35. The Committee recommends that the State party:
(a) Finalize the revision of its Criminal Code with a view to preventing and sanctioning all forms of trafficking;
(b) Systematically collect information on trafficking in women and girls to, from and within the State party in order to take informed measures to tackle the phenomenon;
(c) Allocate adequate human, financial and technical resources to the National Committee for the Fight against Human Trafficking, as well as for the implementation of the national action plan against human trafficking;
(d) Enhance efforts to build the capacity of law enforcement and border patrol authorities so as to increase their ability to recognize potential victims of trafficking and provide assistance and to strengthen efforts to investigate and prosecute traffickers;
(e) Pursue its cooperation at the bilateral, regional and international levels so as to further curb this phenomenon;
(f) Analyse and address the root causes of trafficking and prostitution and develop reintegration programmes for women and girls in prostitution, including by providing shelters and alternative income-generating opportunities.
Participation in political and public life
36. The Committee welcomes the adoption of articles 103, 115 and 129 of the Electoral Code, establishing a 30 per cent quota for women’s representation on electoral lists for national and local elections, as well as the adoption of a national policy on gender, focusing, inter alia, on ensuring women’s equal access to decision-making bodies, including within the Government. It also notes the creation of a caucus of women members of the National Assembly. It also notes with satisfaction the project to rejuvenate and feminize within the global reform of the administration. The Committee remains concerned, however, at the low participation of women in the National Assembly (22 per cent), in the Government (15 per cent of ministerial positions) and in public administration (24 per cent).
37. The Committee recommends that the State party:
(a) Adopt temporary special measures, in line with article 4 (1) of the Convention and the Committee’s general recommendation No. 25 on temporary special measures, such as a law establishing a zipper system providing for alternation between women and men candidates on the electoral lists of political parties or raising quotas;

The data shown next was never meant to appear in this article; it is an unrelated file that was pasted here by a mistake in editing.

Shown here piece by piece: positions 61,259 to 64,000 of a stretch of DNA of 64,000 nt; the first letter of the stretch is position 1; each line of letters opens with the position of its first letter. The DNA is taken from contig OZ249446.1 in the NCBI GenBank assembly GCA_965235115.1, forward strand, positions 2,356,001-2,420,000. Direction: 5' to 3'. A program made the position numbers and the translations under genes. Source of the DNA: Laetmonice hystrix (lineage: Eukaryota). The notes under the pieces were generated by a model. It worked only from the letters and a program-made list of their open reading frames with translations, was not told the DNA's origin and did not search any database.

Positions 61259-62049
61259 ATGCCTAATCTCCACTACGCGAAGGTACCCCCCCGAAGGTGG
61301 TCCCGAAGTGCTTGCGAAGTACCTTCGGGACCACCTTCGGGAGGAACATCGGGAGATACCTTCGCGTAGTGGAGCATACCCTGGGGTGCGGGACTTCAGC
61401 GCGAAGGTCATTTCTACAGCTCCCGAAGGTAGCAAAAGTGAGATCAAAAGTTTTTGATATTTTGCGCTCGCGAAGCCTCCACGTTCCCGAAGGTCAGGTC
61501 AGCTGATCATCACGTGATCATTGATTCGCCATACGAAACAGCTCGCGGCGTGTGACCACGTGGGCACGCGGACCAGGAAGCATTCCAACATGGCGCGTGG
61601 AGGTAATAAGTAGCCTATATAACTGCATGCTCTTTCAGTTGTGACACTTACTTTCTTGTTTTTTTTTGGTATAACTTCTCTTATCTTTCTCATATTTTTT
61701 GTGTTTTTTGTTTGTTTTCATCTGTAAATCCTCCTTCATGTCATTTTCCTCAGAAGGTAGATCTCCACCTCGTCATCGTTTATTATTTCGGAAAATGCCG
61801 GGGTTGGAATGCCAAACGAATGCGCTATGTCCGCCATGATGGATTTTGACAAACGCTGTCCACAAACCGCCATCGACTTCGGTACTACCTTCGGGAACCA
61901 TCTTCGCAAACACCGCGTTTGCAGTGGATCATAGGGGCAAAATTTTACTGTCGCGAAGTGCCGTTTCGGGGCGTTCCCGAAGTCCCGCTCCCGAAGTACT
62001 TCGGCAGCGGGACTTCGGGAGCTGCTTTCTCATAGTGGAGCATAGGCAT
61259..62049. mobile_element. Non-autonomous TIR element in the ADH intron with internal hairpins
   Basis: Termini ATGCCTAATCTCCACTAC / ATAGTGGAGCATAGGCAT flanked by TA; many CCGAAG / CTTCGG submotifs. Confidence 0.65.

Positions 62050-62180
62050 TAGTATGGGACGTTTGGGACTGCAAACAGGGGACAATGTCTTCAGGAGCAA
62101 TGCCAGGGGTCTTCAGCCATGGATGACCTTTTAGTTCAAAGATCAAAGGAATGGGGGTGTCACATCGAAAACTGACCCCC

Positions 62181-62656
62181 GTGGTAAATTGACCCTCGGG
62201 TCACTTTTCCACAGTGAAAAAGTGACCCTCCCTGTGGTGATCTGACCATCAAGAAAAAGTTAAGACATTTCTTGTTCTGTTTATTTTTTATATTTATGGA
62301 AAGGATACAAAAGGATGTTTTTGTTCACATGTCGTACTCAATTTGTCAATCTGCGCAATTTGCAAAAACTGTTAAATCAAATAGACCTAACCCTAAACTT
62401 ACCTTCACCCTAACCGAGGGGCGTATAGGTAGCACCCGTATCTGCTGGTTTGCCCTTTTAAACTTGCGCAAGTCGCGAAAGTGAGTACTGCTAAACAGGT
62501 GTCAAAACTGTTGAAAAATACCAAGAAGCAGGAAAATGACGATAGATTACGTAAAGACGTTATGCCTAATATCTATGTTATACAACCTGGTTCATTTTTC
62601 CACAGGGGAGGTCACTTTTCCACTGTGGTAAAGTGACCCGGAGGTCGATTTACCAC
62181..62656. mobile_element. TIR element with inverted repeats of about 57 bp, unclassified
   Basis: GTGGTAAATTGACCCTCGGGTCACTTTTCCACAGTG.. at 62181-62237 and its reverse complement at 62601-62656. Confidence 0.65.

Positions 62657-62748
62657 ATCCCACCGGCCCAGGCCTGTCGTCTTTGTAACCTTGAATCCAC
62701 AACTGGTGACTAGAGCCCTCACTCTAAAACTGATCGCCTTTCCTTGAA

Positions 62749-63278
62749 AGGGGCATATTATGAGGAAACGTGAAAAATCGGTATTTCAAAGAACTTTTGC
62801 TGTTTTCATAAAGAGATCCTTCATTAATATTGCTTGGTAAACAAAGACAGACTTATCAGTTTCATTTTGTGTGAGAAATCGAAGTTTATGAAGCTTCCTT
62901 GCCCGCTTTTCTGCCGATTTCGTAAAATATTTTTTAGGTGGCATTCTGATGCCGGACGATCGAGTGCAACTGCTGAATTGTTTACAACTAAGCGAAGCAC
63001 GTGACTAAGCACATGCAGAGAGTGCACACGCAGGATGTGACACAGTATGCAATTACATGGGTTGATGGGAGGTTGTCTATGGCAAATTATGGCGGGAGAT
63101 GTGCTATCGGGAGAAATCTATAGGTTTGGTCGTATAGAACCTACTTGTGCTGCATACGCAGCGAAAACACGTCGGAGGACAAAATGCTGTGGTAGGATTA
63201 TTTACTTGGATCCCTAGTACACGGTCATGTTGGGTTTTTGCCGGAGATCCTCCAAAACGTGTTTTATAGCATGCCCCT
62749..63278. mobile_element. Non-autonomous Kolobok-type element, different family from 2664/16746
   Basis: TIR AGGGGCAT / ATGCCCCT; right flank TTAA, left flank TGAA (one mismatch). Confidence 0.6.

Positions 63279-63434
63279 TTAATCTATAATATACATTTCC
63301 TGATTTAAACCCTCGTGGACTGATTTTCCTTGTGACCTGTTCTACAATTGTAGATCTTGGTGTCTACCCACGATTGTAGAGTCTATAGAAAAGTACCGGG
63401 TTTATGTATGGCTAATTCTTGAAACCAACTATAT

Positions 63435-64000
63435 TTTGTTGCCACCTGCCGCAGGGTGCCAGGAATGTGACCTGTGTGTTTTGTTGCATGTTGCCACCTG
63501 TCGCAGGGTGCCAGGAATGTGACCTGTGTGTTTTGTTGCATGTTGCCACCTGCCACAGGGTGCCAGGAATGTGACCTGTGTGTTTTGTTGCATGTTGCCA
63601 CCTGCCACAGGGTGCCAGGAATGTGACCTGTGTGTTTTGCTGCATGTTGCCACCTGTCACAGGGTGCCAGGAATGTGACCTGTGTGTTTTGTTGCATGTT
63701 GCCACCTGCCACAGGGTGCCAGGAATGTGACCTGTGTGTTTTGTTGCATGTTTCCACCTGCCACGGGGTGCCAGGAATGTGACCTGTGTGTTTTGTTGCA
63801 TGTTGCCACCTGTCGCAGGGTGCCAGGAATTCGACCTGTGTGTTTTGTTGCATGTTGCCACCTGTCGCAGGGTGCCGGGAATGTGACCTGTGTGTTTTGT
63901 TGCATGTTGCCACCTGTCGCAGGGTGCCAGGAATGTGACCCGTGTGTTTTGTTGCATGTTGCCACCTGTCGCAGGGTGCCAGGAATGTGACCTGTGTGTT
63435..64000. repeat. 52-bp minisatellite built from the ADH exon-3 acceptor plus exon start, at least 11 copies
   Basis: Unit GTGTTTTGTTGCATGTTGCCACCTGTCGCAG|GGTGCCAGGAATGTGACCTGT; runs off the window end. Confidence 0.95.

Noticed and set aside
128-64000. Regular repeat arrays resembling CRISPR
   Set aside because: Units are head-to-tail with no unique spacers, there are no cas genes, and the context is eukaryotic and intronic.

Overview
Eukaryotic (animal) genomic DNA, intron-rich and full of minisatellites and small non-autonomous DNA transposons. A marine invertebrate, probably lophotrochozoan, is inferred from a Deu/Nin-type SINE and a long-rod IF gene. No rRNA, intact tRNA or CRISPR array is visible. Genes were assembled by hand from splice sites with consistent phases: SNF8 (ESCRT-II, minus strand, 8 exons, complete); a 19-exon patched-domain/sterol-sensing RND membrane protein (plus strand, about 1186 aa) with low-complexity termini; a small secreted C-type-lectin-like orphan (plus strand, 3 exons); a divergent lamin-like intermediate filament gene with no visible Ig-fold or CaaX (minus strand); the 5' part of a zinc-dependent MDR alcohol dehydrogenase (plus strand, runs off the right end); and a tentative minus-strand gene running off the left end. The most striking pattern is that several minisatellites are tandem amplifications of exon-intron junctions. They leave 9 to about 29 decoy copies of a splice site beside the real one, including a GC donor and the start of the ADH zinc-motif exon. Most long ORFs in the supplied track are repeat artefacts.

(b) Include monitoring and sanctioning mechanisms to ensure that political parties respect temporary special measures;
(c) Conduct campaigns to raise the awareness of the general public, in particular rural women, about the importance of women’s equal participation in political and public life;
(d) Provide incentives for political parties to nominate equal numbers of women and men as candidates and strengthen targeted training and mentoring programmes on leadership and negotiating skills for current and potential women candidates;
(e) Evaluate and analyse the results and the impact of the project to rejuvenate and feminize within the global reform of the administration;
(f) Remove the obstacles to women’s equal representation in the legislative body and other positions;
(g) Closely cooperate with the caucus of women members of the National Assembly.
Women and peace and security
38. The Committee notes the national action plan on implementing Security Council resolution 1325 (2000), as well as the establishment of a network and steering committee for its implementation, and various activities such as building capacity in the area of women’s rights among legal professionals and members of the defence or security forces.
39. The Committee recommends that the State party continue to fully involve women at all stages of the peace process, including in decision-making, in line with Security Council resolution 1325 (2000), and ensure that it takes into consideration the full spectrum of the Council’s women and peace and security agenda as reflected in Council resolutions 1820 (2008), 1888 (2009), 1889 (2009) and 2122 (2013).
40. The Committee notes with concern that certain provisions of the Civil Code continue to contradict article 9 of the Convention and discriminate against Guinean women, since only men transmit their nationality automatically to their children.
41. The Committee recommends that the State party expeditiously amend the Civil Code so as to bring it into conformity with article 9 of the Convention.
42. The Committee appreciates the importance given by the State party to education, as reflected in its budget and the recent construction of 2,800 classrooms throughout the State party. It notes the interministerial module on HIV/AIDS, prevention of child marriage, early pregnancy and female genital mutilation, designed to be used for sensitizing children and adolescents in schools. The Committee also welcomes the initiatives of the State party to facilitate the access of women to scientific and technical fields. The Committee is concerned, however, about:
(a) The high rate of illiteracy among women;
(b) The continued low enrolment rate of girls, at all levels of education, owing to stereotypes and cultural barriers regarding access by women and girls to education;
(c) The high dropout rate among girls, owing, inter alia, to child marriage and early pregnancy, and the lack of measures to support and encourage pregnant girls to stay in school;
(d) The insufficient encouragement for women and girls to access traditionally male-dominated fields of education and careers;
(e) The persistence of stereotypes and harmful practices despite the creation of modules to sensitize children and adolescents about those issues, and the need to intensify those initiatives;
(f) The lack of security for girls in schools and, in particular, the risk of sexual harassment and abuse by teachers.